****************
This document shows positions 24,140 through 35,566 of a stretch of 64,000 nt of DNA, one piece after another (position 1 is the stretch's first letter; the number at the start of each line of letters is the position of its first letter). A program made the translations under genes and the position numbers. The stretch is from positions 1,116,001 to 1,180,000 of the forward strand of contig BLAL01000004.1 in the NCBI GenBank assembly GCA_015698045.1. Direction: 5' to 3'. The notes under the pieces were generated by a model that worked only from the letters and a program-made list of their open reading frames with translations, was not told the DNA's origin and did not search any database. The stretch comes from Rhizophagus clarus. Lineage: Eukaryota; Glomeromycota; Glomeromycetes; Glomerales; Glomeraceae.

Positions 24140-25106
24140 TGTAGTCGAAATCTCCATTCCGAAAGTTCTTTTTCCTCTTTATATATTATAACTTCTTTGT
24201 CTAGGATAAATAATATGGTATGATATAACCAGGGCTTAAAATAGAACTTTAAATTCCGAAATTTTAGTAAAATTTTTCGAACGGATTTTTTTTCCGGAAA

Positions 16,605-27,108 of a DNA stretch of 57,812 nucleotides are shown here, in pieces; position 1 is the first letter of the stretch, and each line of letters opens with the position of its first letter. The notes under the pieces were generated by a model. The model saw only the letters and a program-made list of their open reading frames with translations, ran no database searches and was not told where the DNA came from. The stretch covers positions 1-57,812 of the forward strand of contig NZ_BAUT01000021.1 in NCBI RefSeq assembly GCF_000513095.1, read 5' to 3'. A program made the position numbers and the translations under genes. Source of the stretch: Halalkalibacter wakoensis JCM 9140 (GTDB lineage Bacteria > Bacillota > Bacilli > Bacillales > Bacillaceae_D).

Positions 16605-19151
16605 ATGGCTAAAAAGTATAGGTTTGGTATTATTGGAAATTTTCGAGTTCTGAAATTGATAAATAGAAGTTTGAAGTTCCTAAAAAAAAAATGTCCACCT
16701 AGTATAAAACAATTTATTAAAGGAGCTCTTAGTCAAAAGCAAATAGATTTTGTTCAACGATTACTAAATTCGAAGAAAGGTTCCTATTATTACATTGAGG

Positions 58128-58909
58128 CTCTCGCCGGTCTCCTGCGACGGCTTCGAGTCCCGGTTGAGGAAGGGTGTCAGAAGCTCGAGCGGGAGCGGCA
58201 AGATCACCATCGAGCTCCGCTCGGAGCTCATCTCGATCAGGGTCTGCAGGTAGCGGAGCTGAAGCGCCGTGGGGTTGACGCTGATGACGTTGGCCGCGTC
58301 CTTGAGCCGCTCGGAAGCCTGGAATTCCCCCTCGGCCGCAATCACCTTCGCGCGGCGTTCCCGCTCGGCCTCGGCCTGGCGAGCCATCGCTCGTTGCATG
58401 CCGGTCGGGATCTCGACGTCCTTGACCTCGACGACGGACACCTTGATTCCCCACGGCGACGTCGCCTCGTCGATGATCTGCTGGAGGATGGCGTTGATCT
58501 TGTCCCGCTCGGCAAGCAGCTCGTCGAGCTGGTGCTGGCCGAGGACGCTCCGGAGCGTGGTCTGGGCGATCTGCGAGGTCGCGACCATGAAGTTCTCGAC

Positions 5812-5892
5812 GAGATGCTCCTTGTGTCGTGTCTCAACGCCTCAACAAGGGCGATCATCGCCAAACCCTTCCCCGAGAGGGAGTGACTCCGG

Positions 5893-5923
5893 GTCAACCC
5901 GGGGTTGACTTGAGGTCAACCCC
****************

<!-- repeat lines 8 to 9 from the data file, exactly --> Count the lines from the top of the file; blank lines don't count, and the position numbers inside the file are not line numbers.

16701 AGTATAAAACAATTTATTAAAGGAGCTCTTAGTCAAAAGCAAATAGATTTTGTTCAACGATTACTAAATTCGAAGAAAGGTTCCTATTATTACATTGAGG

Positions 58128-58909